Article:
The Museo Archeologico Nazionale houses one of the World’s finest collections of Greco-roman artefacts including treasures from Pompei (00 390 81 4422 149;; Piazza Museo Nazionale 19; 9am-7.30pm Wed-Mon; Us$9).

Making the eastern end of the lungomare (seafront), Castel dell’Ovo is Naples’ oldest castle, dating from the 12th century. To the west, Piazza Vittoria marks the beginning of the Riviera di Chiaia, a long boulevard that offers the best sunset views of Vesuvius.

Da Michele is Naple’s most famous pizzeria. It serves only two types of pizza: margherita with tomato, basil and mozzarella, and marinara with tomatoes, garlic and oregano. But, boy, are they good (000 390 81 553 9204; damichele net; Via Cesare Sersale 1-3; lunch and dinner Mon-Sat; pizzas from US$5.60).

Everyone from students to professsors squeeze around the communal tables of Trattoria Mangia e Vevi. They come for home-cooking at rock-bottom prices. Enjoy the likes of juicy pork sausage and peperoncino-spiced local broccoli (00 390 81 552 92546; Via Sedile di Porto 92; lunch Mon-Fri; mains from US$5.60).

Almost  150 years old, La Scialuppa is ideal for romantic harbourside dining. Seafood is the star, from the fritto misto (mixed fried seafood) to the wine-infused seafood risotto (00 390 81 764 5333;, in Italian; Borgo Marinaro 4; lunch and dinner Tue-Sun; mains from US$13).

Dora is one of Naples’ fiest seafood restaurants. Dive into chargrilled prawns as the owner breaks into song. Reservations are essential (00 390 81 680519; Via Palasciano 30; lunch Tue-Sun, dinner Mon-Sat; mains from US$22).

La Stanza del Gusto has a cheese bar for grazing, and an upstairs dining room serving inventive dishes such as chicken liver flan with strawberry salsa (00 390 81 401578;; Via Costantinopoli100; lunch and dinner Tue-Sat, dinner Mon, lunch Sun; set lunch US$24, dinner mains from US$60).

NAPLES has three metro lines and three funicular up and down the city’s steep hills. The Unico Napoli ticket is valid on all public transport (24-hour ticket US$4; Taxis are available at most big squares (city-centre journey US$8-US$13).

Four rooms with vintage cotto (fired clay) floor tiles and meticulous artisan décor create a stylish scene at b&b Diletto a Napoli. Set in a 15th-century palazzo, the communal lounge comes with a kitchenette and dinning table (00 390 81 033 0977;; Vicolo Sedil Capuano 16; from US$79).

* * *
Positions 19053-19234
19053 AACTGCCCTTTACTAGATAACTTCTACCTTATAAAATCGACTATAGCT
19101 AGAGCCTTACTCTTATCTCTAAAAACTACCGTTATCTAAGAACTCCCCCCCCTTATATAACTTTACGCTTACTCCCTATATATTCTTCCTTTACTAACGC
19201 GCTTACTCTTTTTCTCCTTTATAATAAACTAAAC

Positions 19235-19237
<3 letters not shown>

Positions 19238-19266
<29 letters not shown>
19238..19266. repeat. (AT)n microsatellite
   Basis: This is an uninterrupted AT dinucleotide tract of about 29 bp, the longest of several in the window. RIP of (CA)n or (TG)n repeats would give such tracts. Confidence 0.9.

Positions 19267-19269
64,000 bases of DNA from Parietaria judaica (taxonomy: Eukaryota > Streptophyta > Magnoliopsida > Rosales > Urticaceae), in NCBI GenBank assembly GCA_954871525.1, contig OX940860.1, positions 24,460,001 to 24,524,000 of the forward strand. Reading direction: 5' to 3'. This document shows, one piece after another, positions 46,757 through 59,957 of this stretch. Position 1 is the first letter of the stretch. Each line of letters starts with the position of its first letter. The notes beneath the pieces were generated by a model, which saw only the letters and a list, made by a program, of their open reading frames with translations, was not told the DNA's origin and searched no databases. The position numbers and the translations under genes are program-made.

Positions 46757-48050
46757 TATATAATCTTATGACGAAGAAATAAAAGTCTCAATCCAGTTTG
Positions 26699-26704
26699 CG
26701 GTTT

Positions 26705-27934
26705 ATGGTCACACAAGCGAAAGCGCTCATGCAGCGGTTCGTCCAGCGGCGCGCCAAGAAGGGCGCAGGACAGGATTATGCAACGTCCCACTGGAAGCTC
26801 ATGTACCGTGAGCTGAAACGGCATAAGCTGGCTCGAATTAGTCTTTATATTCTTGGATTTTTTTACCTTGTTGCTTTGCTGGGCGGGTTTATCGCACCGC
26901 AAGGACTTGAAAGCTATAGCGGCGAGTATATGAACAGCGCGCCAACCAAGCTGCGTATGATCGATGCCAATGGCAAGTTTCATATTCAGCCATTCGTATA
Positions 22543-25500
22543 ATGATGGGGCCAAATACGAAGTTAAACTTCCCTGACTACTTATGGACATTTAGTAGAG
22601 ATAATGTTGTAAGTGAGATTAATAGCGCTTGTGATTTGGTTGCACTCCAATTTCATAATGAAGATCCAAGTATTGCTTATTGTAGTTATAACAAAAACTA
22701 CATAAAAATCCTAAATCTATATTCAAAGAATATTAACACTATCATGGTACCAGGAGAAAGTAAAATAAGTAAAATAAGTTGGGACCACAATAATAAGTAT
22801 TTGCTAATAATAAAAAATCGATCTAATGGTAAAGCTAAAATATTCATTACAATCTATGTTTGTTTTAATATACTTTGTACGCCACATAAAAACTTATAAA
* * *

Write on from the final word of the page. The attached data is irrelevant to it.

Located in a 17th-century building, Belle Arti Resort is a modern boutique hotel with arty, period features. Four of the seven rooms, some almost like suites, have ceiling frescoes and all have marble bathrooms and artfully painted headboards (00 390 81 557 1062;; Via Santa Maria di Costantinopoli 27; from US$118).

On a historic street lined with bookshop, Portalba Relais stays faithful to the literary theme with an impressive library. The rooms are furnished in muted tones and have mosaic showers. Most look out over Piazza Dante, a favourite hub for students and Neapolitan literati (00 390 81 564 5171;; Via Portalba 33; from US$177).

The Decumani Hotel de Charme is fresh, elegant and in the former palazzo of Cardinal Sisto Riario Sforza, the las bishop of the Bourbon Kingdom of Naples. Rooms have 19th-century-style furniture (00 390 81 551 8188;; Via San Giovanni Maggiore Pignatelli 15; from US$ 181).

Housed in a 16th-century former monasatery, the Hotel San Francesco al Monte is  Naples’ most historic hotel. Cells have been converted into cosy rooms, while the cloiser houses an open-air bar . There’s a swimming pool on the seventh floor (00 390 81 423 9111;; Corso Vittorio Emanuele 328; from US$237).

HIDDEN GEM La Trattoria 7 Soldi can be found in a little street off the Via Toledo (also called Via Roma). It has a small eating area and a busy pizza takeaway. The food is good, basic Neapolitan, served up with the local wine – the purple frizzante Gragnano. There is a complete absence of non-Italian customers, so a few phrases of the language would be handy. The staff are polite and helpful and the food is reasonably priced (00 390 81 418 727; Vico Tre Re a Toledo 6, Quartieri Spagnoli).

PERFECT PIZZA Naples has faultless pizza, but nowhere does it better than Pizzeria Sorbillo: doughy, chewy crusts, and enormous depth of flavor yet still as light as a feather. The margherita is heaven on a plate, with a delicate tomato sauce and silky cheese that melts in the mouth. I would happily fly to Naples for the day for the pizza at Sorbillo (00 390 81 446 643; Via dei Tribunali 32).

Star Attraction,  Travel forum users rate Palazzo Reale in Caserta, 14 miles north of Naples. The colossal palace with its 1,200 rooms is dubbed the Italian Versailles, and is one of the greatest examples of Italian baroque architecture. It is also where Tom Cruise shot scenes for Mission Impossible III and where George Lucas filmed interior shorts for Star Wars (; closed Tue; US$16).

 Find out more the Amalfi Coast has comprehensive coverage of the city. You can also download the Naples chapter at (free). Enjoy the electric Neapolitan street life in Dan Hofstadter’s evocative love story Falling Palace: A Romance of Naples (US$6). For more information, check out and for listings, see